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Dancer - Tales of the Riverbank CD (album) cover

TALES OF THE RIVERBANK

Dancer

 

Prog Folk

3.13 | 18 ratings

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ClemofNazareth
Special Collaborator
Prog Folk Researcher
3 stars Dancer formed from the remnants of the Isle of Wight band Peppermint Snuff of Wight / Foehammer / Shide & Acorn, not lasting long and only leaving behind this delayed release to commemorate their existence. The album is largely centered on an early composition by the late Anthony Minghella, set to music mostly for the purpose of this record. The band recorded it over a few months period under the direction of former Black Sabbath manager Wilf Pine. The music here is unexceptional, but its accessible enough to be appealing to most of the sort of people who tend to seek out obscure prog folk music.

The title track, which also happens to consume about a third of the album’s length, starts off with some light acoustic guitar and a couple well-placed harmonic notes, eventually (though slowly) working up around a couple of minutes to some mellotron strings, piano and a little flute before layering on electric guitar, drums and vocals in an easy-going, Genesis-meets-America melodic passage. This segues eventually as well, this time as an even more leisurely organ and stilted piano instrumental. While the music is enjoyable enough to listen to, there’s not a lot of impetus to build toward anything substantive. The boys in the band seem to be content with lazily laying down sound without any definitive purpose. Fair enough, a lot of progressive folk would fit that description. The obligatory flute wafts in around eight minutes, along with some guitar strumming and more organ. I like the pace of this song, but even though it’s quite long it doesn’t really have the makings of anything that would be considered an epic.

Somewhere around nine minutes or so the whole thing starts to sound like one of Andy Tillison’s Tangent story-songs, which I tend to enjoy but are often accused of being derivative. The ending consists of a spurt of electric guitar burst and rising chorus before ending, too abruptly for my tastes but worth a few spins if you’re in an easy-going mood.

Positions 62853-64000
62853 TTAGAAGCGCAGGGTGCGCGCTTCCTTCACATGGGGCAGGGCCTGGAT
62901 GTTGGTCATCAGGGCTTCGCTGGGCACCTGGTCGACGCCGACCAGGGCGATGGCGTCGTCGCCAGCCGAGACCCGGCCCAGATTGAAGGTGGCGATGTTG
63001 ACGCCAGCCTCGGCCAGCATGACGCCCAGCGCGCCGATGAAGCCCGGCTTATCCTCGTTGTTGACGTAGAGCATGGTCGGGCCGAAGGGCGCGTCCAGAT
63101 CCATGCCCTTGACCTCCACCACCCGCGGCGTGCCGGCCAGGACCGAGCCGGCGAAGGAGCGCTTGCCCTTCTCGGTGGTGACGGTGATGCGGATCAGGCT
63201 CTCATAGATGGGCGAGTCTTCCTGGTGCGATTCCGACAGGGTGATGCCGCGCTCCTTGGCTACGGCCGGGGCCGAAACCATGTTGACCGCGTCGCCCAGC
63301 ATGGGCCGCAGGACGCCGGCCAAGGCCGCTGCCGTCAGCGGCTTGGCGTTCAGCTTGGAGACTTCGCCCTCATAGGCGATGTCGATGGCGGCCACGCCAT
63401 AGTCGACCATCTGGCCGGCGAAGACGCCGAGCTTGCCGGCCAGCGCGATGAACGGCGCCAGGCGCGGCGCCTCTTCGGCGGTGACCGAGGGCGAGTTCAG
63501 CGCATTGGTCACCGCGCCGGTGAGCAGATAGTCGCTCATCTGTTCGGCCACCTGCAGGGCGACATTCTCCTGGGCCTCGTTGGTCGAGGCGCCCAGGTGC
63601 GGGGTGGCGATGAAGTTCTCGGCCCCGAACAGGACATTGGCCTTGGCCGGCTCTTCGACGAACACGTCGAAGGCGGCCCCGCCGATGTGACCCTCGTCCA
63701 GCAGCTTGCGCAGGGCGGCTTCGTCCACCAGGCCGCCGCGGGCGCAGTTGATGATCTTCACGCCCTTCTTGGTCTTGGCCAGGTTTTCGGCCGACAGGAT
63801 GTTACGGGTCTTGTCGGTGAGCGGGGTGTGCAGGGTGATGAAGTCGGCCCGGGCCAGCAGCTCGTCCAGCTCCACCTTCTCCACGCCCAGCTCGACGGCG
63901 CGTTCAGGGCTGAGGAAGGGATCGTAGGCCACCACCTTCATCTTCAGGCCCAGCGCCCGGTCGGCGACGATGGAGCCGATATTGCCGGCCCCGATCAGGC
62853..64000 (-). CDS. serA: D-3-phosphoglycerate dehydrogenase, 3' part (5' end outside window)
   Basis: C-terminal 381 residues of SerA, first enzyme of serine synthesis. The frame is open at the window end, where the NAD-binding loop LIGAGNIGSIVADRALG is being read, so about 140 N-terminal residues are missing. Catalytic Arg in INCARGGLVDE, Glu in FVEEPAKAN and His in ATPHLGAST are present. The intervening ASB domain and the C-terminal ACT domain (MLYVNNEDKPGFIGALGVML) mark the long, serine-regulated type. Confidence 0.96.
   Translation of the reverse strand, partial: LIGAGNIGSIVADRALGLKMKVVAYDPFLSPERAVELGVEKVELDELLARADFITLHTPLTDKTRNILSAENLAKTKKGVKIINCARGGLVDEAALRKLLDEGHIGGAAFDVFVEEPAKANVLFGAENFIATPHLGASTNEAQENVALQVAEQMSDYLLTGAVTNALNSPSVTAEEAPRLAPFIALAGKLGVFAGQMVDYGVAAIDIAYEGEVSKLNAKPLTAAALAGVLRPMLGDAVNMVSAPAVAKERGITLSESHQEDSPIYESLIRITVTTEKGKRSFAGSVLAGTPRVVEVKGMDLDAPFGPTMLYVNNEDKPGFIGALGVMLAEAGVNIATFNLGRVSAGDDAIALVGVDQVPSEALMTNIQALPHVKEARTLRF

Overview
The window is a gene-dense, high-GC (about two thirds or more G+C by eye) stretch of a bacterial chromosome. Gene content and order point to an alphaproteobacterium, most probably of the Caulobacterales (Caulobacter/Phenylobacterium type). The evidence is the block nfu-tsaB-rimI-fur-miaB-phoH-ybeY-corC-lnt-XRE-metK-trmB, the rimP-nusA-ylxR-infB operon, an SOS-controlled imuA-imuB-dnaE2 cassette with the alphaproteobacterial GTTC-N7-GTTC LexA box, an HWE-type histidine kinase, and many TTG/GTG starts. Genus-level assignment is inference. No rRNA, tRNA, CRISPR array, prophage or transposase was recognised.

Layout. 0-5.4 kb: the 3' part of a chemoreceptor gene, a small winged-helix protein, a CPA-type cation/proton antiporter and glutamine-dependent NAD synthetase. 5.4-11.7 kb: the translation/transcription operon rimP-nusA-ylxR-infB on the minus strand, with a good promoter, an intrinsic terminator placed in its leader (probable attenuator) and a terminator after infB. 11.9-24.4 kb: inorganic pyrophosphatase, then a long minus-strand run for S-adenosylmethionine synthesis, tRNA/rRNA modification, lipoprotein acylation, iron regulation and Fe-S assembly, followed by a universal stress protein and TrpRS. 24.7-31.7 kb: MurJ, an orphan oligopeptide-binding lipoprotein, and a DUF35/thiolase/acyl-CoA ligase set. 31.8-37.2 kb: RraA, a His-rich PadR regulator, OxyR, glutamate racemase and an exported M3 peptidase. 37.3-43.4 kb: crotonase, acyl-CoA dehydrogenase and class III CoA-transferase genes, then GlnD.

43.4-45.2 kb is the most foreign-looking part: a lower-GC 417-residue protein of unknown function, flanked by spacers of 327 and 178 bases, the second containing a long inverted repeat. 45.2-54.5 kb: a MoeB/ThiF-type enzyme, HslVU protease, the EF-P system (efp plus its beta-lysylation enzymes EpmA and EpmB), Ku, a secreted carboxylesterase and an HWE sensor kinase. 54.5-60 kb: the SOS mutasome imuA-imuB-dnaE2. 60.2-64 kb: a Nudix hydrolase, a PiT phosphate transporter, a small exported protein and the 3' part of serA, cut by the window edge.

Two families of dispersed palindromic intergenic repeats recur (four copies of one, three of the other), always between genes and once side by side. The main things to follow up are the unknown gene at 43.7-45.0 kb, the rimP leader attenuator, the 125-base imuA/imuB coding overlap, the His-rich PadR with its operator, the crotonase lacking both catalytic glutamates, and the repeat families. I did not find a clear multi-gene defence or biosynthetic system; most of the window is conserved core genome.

The rest of the album tends to be a bit uneven, with the languid and mostly acoustic “American Wood” flitting past before the band moves back to a keyboard-intensive sound with the easy-listening, good-to- be-alive “Morning” that is distinguished by a couple of lead vocalists that morph into a harmonic duo for most of the track.

“Mac's Café” is more of a heavy-prog composition that also sound an awful lot like a Tangent song, while “The Change in Me” moves back to an acoustic guitar arrangement distinguished by harmonizing vocals in the vein of Tractor. “Fairhill Affair” has a distinctive Neil Young-sounding guitar track but otherwise is a pretty standard contemporary rock number.

Finally the band closes on a bit of a high note by resurrecting the flute and mellotron on the mildly funky “Mind the Houses” that is easy on the ears while at the same time is firmly rooted in the early seventies.

The band actually broke up before this record could be released, with Paul Athey and Mick Cuffe going on to form a white-funk band known as Big Swifty and the late Anthony Minghella branching out to a successful career as a film producer (The English Patient). Copies of the original tapes floated around for three decades before technology and interest from the now mostly mature prog community leading Kissing Spell to release it in 2001.

This isn’t a masterpiece by any means, but it is a pleasant and well-played bit of rare progressive folk that manages to tie together a number of minor acts from the heyday of progressive music. I’d say three stars is a fair way to rate the music, and would recommend it to fans of Shide & Acorn, The Way We Live and bands of that nature.

peace

ClemofNazareth | 3/5 |

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